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  1. #1
    Join Date
    Apr 2012
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    Baytown, TX., USA.
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    651

    Default Queen laying pattern

    Do the workers (the hive mind if you will) control where the Queen lays her eggs? One hive of mine already has a few drones flying on the 1st of March. Who decided that these were needed? Any reference I can turn to ?
    I often read of "a good laying pattern" is this decided by the Queen? Just asking...
    Julysun elevation 23 feet. 4 Hives, 2 years.

  2. #2
    Join Date
    Feb 2003
    Location
    Lake county, Indiana 46408-4109
    Posts
    3,540

    Default Re: Queen laying pattern

    The queen will only lay eggs in cells that the workers have cleaned for her.
    Ed, KA9CTT profanity is IGNORANCE made audible
    you can`t fix stupid not even with duct tape

  3. #3
    Join Date
    Dec 2012
    Location
    Sacramento, CA, USA
    Posts
    1,872

    Default Re: Queen laying pattern

    I'm not sure if I have answer your question here.
    From my observation, the queen will lay anywhere that the bees can cover to avoid the chill broods.
    If there isn't enough cell space then the queen will wait for the broods to emerge rather than laying
    somewhere else. Makes sense though to ensure they all survive. So I think both queen and workers
    influenced each others just like people do in a community living. If the workers leave lots of room in the
    middle of the frame then the queen will lay a solid pattern if you have a good queen. Sometimes after the
    broods hatched she quickly went in to lay more eggs after the cells are all clean up. With so many nursing bees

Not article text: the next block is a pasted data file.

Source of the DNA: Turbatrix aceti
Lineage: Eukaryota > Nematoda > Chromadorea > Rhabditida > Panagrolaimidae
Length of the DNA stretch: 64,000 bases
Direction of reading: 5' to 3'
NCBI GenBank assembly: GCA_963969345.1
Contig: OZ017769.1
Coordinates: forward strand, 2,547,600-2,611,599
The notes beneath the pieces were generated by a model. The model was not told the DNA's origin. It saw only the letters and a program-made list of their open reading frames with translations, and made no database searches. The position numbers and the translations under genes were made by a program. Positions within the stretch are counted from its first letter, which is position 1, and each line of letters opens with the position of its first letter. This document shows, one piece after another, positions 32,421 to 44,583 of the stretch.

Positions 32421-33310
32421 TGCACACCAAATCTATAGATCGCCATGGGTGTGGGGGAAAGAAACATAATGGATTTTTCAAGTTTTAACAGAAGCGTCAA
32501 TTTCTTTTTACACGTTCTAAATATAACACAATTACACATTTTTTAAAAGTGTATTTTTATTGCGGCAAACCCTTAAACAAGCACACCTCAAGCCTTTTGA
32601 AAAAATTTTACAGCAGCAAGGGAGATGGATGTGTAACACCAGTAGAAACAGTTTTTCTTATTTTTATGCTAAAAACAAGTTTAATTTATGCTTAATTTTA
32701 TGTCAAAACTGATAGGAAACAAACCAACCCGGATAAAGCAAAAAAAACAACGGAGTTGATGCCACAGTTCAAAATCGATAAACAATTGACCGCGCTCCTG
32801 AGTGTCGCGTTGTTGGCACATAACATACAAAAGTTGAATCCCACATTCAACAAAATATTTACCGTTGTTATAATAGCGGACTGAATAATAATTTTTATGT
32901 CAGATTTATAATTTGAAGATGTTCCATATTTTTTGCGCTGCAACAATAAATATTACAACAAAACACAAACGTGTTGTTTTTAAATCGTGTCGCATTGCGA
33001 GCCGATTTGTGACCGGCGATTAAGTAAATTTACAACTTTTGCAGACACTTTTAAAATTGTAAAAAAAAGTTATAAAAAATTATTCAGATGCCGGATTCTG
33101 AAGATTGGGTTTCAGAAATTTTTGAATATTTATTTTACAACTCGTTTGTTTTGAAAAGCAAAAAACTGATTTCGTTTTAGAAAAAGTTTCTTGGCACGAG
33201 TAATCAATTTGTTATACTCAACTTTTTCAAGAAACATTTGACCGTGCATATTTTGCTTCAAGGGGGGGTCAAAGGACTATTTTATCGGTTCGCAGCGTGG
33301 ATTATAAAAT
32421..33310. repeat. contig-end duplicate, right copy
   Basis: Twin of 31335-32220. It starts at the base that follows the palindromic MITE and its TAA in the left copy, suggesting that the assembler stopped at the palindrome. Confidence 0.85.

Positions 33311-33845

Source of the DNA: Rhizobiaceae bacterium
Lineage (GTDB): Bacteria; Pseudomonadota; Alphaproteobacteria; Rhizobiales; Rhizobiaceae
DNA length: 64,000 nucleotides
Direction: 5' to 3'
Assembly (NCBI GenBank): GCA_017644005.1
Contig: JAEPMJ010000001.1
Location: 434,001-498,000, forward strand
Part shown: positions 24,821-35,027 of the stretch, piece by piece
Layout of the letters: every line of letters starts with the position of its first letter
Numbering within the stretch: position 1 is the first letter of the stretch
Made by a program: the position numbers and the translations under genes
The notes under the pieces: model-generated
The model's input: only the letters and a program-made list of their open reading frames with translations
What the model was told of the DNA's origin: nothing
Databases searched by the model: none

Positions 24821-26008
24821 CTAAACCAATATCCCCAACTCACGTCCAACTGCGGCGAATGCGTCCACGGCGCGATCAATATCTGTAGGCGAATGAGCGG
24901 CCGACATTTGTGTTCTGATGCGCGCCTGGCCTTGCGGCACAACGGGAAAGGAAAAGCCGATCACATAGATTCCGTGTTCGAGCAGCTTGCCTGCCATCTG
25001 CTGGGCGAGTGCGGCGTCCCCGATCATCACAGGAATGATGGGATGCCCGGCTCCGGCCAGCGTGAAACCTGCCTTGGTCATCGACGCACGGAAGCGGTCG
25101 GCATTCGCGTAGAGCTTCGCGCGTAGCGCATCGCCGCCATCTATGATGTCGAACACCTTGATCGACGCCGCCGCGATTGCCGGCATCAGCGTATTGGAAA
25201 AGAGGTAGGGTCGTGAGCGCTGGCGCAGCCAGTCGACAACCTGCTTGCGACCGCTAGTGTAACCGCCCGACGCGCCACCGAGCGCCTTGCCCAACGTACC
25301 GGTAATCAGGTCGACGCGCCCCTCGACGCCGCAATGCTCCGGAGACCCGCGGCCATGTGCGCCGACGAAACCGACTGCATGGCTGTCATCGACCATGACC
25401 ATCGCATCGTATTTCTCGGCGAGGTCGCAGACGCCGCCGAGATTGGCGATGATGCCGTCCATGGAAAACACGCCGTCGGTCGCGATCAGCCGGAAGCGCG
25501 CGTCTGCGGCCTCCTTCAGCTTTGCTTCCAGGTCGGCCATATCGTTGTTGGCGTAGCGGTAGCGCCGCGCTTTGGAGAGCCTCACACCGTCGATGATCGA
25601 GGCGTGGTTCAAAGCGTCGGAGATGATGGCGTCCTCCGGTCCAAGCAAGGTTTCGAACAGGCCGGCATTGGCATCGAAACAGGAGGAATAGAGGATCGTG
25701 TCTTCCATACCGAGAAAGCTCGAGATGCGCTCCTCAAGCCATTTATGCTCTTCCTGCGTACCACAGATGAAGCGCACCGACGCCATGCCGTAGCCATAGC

very often these cells are clean up ahead of time in preparation for later use. But when the workers
    filled up the middle frame with nectar and pollen then the queen has no space to lay. Then she will find and deposit her eggs on the outer edge of the frame also as long as there is an empty cell on the frame. Knowing this I put her on a new drawn out frame for her to lay but next to the brood frame. I have done this last weekend so have to check back on this weekend to see if she lay there or not. And then the workers have to back fill with nectar and pollen on the outer edge of the frame later on. How fun to see this can be done when the hive is booming. I would not do this when it is still cold though. So who influence whom? They both do!
    In the beginning it was the queen that control everything because there are many available cell space to work with.

  4. #4
    Join Date
    Jul 2008
    Location
    OKC, OK USA
    Posts
    2,870

    Default Re: Queen laying pattern

    As far as Drone VS worker that is determined by the size of the cell the workers produce. If you watch a queen laying the first thing she does is stick her head and front legs into the potential cell one thing she is doing is measuring the cell size to determine the proper egg to lay. I think the workers decide what size cell to make, the queen just fills them.